Aaron Gentry, Reid Slaughter, and Raelyn Munneke with Miss Princella
In 1906, when Princella Hartman was born, Teddy Roosevelt was president, only 8 percent of homes had a telephone, there were only 8,000 cars in the U.S. and the maximum speed limit was 10 miles per hour. The average wage was 22 cents an hour, the population of Las Vegas was 30, and less than 15 percent of homes had a bathtub. Oh yes: the average life expectancy in the US was 47 years.
Princella Hartman is a curve-breaker. She turns 104 years old next week, and there will surely be a grand celebration at her home in Uptown. We interviewed this perky, attractive woman for youplusdallas.com and all left feeling blessed by her wisdom, her relentless honesty, and her refusal to dwell on anything negative, including the withering racism she faced after moving to a very segregated Dallas in the early 1960s. The State Thomas neighborhood she first moved into was a place where blacks were not allowed to enter through the front door. Time has slowly healed that wound, and “Miss Princella” (as she is called) now counts dozens of her neighbors as good friends. They come and go from the collection of 1880s Victorian-era homes that make State Thomas an architectural gem and an official historic district. For longevity, for courage, and for her simple southern hospitality to our team, we say well done, Miss Princella. And Happy Birthday.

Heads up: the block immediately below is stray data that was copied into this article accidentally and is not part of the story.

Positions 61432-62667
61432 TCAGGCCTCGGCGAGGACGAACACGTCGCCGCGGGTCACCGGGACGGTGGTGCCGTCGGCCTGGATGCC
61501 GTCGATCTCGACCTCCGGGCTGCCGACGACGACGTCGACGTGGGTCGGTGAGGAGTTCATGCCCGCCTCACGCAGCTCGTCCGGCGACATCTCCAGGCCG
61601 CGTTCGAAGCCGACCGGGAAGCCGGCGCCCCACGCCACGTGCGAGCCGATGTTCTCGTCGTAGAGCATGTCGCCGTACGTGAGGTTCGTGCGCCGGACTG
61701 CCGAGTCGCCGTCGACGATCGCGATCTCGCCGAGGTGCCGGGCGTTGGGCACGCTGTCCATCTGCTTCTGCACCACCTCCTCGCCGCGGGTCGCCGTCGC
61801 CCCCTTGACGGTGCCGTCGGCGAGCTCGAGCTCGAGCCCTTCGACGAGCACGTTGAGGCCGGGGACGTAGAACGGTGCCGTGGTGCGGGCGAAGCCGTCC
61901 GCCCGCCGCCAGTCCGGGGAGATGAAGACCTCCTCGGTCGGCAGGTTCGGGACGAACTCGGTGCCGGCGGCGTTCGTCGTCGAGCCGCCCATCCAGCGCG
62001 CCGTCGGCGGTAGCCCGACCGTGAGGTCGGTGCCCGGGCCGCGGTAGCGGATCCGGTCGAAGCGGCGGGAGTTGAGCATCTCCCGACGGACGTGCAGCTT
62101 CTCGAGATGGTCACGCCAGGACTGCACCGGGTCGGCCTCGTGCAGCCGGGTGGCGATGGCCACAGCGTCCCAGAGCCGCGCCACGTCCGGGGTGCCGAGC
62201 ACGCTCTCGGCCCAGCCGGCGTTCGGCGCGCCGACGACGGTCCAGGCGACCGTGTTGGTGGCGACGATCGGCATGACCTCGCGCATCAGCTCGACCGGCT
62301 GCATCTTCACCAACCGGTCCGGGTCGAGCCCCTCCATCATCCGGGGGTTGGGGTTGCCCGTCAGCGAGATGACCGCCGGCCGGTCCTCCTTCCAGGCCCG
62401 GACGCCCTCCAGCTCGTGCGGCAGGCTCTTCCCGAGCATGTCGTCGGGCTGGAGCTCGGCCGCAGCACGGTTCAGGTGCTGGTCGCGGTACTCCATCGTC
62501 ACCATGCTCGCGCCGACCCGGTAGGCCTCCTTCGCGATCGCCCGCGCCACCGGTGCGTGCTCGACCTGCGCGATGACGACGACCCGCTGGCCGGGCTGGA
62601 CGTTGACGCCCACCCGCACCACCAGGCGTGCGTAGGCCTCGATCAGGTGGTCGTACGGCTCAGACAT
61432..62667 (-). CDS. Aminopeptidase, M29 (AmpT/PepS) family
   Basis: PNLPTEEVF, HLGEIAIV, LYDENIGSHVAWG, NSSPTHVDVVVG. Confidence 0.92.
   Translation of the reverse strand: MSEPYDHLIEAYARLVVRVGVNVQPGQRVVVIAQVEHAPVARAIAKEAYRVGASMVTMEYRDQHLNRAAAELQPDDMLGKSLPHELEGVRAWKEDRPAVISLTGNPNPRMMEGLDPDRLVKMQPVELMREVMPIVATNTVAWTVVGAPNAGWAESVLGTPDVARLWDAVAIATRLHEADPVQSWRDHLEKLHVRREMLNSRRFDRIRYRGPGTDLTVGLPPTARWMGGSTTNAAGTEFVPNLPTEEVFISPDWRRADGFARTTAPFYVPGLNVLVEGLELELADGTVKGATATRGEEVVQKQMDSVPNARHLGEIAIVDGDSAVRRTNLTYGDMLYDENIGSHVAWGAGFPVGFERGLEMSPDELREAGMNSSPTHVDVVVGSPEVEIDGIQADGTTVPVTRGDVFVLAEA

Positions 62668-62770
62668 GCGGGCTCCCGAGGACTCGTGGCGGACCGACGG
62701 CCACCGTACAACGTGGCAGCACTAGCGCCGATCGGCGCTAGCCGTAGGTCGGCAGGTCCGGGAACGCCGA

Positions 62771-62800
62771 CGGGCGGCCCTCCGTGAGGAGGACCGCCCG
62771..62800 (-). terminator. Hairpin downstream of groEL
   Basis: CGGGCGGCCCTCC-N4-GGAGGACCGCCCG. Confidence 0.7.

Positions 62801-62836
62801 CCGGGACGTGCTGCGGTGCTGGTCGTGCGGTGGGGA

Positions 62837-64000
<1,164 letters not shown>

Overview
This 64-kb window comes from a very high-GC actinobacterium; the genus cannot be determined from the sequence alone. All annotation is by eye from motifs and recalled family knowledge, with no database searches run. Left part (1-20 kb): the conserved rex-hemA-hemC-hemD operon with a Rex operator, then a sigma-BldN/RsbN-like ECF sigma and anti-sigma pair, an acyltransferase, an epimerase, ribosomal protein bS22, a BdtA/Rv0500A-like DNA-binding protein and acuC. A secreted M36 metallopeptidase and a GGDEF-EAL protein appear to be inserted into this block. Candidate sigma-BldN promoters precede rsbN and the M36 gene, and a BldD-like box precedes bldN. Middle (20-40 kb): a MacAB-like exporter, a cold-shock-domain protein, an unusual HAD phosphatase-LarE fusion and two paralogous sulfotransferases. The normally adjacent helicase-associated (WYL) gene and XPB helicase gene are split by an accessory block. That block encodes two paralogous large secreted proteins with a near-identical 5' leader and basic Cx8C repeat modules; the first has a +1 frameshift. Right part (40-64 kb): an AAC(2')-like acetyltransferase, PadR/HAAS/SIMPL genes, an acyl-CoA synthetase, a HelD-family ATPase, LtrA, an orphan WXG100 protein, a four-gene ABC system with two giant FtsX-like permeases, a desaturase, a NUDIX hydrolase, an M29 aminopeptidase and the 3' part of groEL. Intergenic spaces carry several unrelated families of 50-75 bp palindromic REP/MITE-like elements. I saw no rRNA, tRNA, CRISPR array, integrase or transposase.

UPDATE: More than a year after this first report, Miss Princella is still going strong! You go, girl!